A History of York
from Baine's Gazetteer (1823)

Part 4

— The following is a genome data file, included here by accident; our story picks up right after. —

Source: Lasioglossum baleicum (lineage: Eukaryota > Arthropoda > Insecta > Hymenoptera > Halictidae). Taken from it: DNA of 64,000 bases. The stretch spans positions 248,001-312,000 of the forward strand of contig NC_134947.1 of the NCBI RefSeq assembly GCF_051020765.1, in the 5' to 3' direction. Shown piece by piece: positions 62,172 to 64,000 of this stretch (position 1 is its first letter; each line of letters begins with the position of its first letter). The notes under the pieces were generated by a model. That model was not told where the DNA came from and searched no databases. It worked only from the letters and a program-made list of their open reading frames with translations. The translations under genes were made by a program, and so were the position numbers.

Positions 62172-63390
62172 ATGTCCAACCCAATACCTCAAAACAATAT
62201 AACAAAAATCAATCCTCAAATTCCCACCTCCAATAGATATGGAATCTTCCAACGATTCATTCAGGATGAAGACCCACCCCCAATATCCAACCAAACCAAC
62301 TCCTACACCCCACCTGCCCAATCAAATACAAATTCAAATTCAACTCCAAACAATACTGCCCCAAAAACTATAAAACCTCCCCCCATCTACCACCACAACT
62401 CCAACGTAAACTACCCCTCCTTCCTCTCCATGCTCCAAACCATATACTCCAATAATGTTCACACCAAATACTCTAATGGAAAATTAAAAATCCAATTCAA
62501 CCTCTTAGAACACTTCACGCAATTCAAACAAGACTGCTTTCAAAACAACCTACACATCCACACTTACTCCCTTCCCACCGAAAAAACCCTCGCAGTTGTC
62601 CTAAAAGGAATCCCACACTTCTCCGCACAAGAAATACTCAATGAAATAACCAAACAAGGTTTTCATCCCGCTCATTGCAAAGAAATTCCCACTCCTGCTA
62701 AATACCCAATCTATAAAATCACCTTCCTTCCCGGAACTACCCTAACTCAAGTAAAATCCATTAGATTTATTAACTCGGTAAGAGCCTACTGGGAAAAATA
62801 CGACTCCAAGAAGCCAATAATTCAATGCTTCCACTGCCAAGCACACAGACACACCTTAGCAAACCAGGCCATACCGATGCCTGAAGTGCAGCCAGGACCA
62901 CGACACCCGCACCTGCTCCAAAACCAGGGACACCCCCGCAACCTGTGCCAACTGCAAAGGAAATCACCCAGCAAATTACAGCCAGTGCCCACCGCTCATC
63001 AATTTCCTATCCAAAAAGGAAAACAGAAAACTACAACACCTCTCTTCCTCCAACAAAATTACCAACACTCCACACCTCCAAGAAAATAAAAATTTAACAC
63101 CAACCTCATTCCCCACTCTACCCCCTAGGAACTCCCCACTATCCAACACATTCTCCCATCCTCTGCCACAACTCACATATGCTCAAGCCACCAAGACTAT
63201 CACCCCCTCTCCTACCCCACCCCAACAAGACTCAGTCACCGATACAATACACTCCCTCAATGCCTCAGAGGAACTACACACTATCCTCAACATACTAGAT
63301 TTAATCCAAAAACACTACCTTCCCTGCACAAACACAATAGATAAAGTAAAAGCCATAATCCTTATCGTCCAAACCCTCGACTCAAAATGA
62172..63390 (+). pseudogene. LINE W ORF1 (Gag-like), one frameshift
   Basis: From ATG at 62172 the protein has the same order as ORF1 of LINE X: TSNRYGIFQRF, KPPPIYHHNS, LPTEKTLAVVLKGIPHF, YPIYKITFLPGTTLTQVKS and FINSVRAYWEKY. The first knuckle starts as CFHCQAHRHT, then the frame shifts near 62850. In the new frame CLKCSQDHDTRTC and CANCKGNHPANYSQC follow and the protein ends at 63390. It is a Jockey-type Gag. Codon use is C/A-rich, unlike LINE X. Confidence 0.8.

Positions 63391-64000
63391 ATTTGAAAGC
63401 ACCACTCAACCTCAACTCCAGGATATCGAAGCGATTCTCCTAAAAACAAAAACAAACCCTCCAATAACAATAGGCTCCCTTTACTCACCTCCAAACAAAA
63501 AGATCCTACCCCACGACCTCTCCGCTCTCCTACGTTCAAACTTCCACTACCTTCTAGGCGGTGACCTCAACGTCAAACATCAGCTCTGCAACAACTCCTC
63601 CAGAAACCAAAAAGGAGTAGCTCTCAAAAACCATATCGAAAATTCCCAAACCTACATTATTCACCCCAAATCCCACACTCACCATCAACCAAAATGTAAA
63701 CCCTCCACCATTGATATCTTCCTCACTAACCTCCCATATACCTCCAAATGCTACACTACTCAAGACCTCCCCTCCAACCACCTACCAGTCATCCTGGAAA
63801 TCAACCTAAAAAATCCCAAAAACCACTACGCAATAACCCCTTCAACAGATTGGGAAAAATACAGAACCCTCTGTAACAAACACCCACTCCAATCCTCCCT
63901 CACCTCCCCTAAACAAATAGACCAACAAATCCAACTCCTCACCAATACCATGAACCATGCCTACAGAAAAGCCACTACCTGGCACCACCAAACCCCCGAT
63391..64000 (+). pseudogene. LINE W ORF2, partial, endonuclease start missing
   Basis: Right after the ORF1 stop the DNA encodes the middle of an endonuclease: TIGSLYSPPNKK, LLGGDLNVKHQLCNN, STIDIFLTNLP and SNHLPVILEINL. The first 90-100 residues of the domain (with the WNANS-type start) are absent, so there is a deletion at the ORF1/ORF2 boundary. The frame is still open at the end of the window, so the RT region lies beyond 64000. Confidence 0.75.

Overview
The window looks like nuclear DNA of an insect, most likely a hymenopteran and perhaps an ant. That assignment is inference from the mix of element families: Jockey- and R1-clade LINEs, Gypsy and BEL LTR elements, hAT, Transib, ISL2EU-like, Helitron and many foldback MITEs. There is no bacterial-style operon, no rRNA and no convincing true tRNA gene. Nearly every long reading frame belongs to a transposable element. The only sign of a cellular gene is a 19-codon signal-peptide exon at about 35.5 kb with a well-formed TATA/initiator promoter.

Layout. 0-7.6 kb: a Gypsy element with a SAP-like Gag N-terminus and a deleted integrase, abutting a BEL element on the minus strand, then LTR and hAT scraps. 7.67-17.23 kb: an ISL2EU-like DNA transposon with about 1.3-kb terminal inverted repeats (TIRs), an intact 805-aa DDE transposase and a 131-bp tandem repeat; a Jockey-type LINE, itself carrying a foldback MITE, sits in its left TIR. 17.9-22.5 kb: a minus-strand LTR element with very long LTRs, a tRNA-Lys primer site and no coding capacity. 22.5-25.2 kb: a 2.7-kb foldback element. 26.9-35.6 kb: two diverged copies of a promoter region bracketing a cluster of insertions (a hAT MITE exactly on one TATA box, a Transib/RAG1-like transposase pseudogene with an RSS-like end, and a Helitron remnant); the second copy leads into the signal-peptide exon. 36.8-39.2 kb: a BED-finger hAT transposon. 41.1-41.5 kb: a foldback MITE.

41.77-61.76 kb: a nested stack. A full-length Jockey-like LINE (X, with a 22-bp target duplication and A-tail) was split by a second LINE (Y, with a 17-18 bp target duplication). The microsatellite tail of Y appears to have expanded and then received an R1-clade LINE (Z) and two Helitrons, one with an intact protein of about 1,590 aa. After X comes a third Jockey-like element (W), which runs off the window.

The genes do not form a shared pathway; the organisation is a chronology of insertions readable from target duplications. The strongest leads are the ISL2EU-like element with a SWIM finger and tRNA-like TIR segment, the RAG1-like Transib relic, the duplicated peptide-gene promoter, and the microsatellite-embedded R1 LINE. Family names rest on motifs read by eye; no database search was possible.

Suppression of the monasteries